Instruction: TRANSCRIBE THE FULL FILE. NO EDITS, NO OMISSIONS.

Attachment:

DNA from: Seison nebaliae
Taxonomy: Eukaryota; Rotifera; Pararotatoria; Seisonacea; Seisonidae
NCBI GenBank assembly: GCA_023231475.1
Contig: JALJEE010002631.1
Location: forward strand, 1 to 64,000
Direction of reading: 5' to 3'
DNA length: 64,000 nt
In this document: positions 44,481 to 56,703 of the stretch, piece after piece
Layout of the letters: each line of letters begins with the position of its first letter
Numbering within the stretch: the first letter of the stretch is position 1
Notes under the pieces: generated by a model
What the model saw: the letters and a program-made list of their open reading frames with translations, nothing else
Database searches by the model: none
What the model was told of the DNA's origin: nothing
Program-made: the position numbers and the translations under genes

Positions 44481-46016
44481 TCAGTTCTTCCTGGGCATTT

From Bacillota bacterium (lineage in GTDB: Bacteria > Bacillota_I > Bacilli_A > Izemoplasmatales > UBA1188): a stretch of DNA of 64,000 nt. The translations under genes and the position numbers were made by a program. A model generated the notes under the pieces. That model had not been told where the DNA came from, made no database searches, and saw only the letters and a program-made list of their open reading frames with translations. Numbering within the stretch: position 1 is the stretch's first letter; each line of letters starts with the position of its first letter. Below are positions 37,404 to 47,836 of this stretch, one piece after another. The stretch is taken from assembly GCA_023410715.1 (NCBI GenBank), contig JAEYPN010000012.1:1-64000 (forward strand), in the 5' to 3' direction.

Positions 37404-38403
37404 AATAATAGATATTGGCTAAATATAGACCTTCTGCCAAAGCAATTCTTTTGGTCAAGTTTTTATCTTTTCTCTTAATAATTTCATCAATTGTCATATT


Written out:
DNA from: Seison nebaliae
Taxonomy: Eukaryota; Rotifera; Pararotatoria; Seisonacea; Seisonidae
NCBI GenBank assembly: GCA_023231475.1
Contig: JALJEE010002631.1
Location: forward strand, 1 to 64,000
Direction of reading: 5' to 3'
DNA length: 64,000 nt
In this document: positions 44,481 to 56,703 of the stretch, piece after piece
Layout of the letters: each line of letters begins with the position of its first letter
Numbering within the stretch: the first letter of the stretch is position 1
Notes under the pieces: generated by a model
What the model saw: the letters and a program-made list of their open reading frames with translations, nothing else
Database searches by the model: none
What the model was told of the DNA's origin: nothing
Program-made: the position numbers and the translations under genes

Positions 44481-46016
44481 TCAGTTCTTCCTGGGCATTT

From Bacillota bacterium (lineage in GTDB: Bacteria > Bacillota_I > Bacilli_A > Izemoplasmatales > UBA1188): a stretch of DNA of 64,000 nt. The translations under genes and the position numbers were made by a program. A model generated the notes under the pieces. That model had not been told where the DNA came from, made no database searches, and saw only the letters and a program-made list of their open reading frames with translations. Numbering within the stretch: position 1 is the stretch's first letter; each line of letters starts with the position of its first letter. Below are positions 37,404 to 47,836 of this stretch, one piece after another. The stretch is taken from assembly GCA_023410715.1 (NCBI GenBank), contig JAEYPN010000012.1:1-64000 (forward strand), in the 5' to 3' direction.

Positions 37404-38403
37404 AATAATAGATATTGGCTAAATATAGACCTTCTGCCAAAGCAATTCTTTTGGTCAAGTTTTTATCTTTTCTCTTAATAATTTCATCAATTGTCATATT